In a second experiment, processed human hair powder was incubated with cell culture media. The media/keratin mixture was passed through a micro filter. This media extract was used in proliferation studies with lymphocytes. The lymphocyte cell line did not proliferate, indicating the material to be non-immunogenic.

In a third experiment, processed human hair powder was incubated with cell culture media. The media/hair mixture was then passed through a micro filter. This media extract was used in proliferation studies with activated T-lymphocytes. The T-lymphocytes proliferated normally, indicating no inhibition of the normal cell mediated immune response by the keratin. This demonstrated no inhibition of this very important function of immune cells.

In a fourth experiment, human hair was chemically treated as previously described. This produced a keratin slurry that was then cast into a sheet and chemically crosslinked to produce a non-soluble sheet of keratin. Segments of the sheeting were then incubated with keratinocytes, fibroblasts and human microvascular endothelial cells. These cells were shown to grow and proliferate favorably on the keratin sheet. This indicates that skin component cells proliferate favorably in the presence of keratin sheeting produced by the above described method.

In a fifth experiment, twenty-eight hairless rats were wounded on either side of the dorsal midline with a dermatome, creating a partial thickness wound, 0.12 inches in depth, and 2.0×4.0 cm in surface area. Half the wounds were treated with keratin powder, half were not, and both halves were covered with polyurethane dressing. The wounds were observed for healing and biopsied at days 0, 2, 4 and 6 for histochemical analysis. Planimetry studies showed 97% epithelialization of the keratin treated wounds and 78% epithelialization of the non-treated wounds at day 4. Histological analysis by H & E stain revealed total epithelialization microscopically of the keratin treated wounds at day 2 and only partial epithelialization of the non-treated wounds at day 2. Histological analyses at days 4 and 6 also revealed an acceleration of the epithelialization maturation process in the keratin treated wounds.

Human clinical studies are currently being performed on donor sites for skin grafts. One half of the donor wound site is treated with sterilized keratin powder and the opposite half treated in a standard fashion, with Adaptic™ non-adhering dressing from Johnson & Johnson. Preliminary results show the keratin treated halves epithelialize sooner and mature more rapidly. This was confirmed through both clinical observations and histological results of 4 millimeter punch biopsies. Subjectively, patients also have much less pain in the keratin treated wounds.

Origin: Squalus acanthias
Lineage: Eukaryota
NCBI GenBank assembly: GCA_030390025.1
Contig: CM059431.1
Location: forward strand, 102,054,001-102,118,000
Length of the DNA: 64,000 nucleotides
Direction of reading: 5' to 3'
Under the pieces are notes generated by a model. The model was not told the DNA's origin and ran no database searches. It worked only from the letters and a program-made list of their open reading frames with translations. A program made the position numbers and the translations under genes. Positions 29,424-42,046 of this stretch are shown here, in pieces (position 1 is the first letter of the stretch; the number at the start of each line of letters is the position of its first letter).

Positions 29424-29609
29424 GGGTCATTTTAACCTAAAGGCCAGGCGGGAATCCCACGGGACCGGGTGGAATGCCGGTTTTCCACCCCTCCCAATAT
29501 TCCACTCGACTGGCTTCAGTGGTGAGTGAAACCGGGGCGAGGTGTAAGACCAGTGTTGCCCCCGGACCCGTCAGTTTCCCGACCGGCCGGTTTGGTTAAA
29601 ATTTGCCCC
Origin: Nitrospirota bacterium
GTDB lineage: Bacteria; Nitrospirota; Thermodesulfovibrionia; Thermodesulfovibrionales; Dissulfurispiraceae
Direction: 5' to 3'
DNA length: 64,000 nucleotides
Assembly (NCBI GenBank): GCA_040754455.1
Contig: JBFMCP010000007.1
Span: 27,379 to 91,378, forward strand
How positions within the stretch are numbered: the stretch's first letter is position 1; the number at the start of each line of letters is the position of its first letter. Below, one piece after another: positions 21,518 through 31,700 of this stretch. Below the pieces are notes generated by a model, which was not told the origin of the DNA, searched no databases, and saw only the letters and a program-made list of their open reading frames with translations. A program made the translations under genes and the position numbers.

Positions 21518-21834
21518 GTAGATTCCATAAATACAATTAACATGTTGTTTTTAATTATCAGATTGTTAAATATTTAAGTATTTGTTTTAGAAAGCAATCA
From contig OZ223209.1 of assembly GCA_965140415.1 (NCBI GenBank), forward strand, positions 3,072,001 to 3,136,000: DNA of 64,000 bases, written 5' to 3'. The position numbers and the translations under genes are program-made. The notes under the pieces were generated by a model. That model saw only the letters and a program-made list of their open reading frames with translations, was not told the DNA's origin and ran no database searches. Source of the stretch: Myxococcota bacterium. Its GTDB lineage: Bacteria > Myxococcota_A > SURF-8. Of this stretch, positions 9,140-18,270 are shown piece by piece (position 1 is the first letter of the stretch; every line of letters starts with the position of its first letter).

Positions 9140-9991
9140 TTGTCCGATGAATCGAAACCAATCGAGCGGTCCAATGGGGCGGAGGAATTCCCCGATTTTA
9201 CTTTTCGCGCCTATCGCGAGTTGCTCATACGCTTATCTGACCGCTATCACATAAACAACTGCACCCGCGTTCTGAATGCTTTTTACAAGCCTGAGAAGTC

Numerous characteristics and advantages of the invention covered by this document have been set forth in the foregoing description. It will be understood, however, that this disclosure is, in many respects, only illustrative. Changes may be made in details, particularly in matters of shape, size, and ordering of steps without exceeding the scope of the invention. The invention's scope is, of course, defined in the language in which the appended claims are expressed.

Patent Citations
Cited PatentFiling datePublication dateApplicantTitle
US4135942 *Jul 11, 1977Jan 23, 1979Agency Of Industrial Science & TechnologyContaining an aliphatic polyvalent alcohol
US4570629 *Sep 21, 1983Feb 18, 1986University Of Illinois FoundationHydrophilic biopolymeric copolyelectrolytes, and biodegradable wound dressing comprising same
US5047249 *Mar 3, 1989Sep 10, 1991John Morris Co., Inc.Compositions and methods for treating skin conditions and promoting wound healing
US5358935 *Nov 19, 1992Oct 25, 1994Robert Allen SmithNonantigenic keratinous protein material
US5639448 *May 11, 1994Jun 17, 1997Helene Curtis, Inc.Method of thermo-styling hair
US5712252 *Mar 8, 1996Jan 27, 1998The University Of Tennessee Research CorporationKeratin injection
US5763583 *Oct 6, 1995Jun 9, 1998Kao CorporationProcess for producing solubilized protein
Referenced by
Citing PatentFiling datePublication dateApplicantTitle
US6270793Mar 20, 2000Aug 7, 2001Keraplast Technologies, Ltd.Hydratable keratin solid wherein said hydratable keratin comprises keratin having sulfonic acid groups ionically associated with monovalent cations.
US6274155Feb 25, 2000Aug 14, 2001Keraplast Technologies, Ltd.As absorbent with skin healing properties when incorporated into diapers, feminine hygiene products, wound dressings, including both human and veterinary uses, as soft tissue augmentation medium when used in subdermal implants; cosmetics
US6316598 *Sep 13, 1999Nov 13, 2001Keraplast Technologies, Ltd.Oxidizing insoluble keratin in soluble oxidizing agent, such that a portion of disulfide bonds of are oxidized to form sulfonic acid residues, to obtain an oxidized insoluble solid fraction; separating; forming salt suspension; removing
US6461628Jun 5, 2000Oct 8, 2002Keraplast Technologies, Ltd.Non-woven keratin cell scaffold
US6544548Aug 14, 2000Apr 8, 2003Keraplast Technologies, Ltd.Hydratable keratin solid which forms a hydrogel upon addition of water for use in nonwoven films, diapers, skin treatments, prosthetic devices, excipients, tissue engineering scaffolds; controlled drug delivery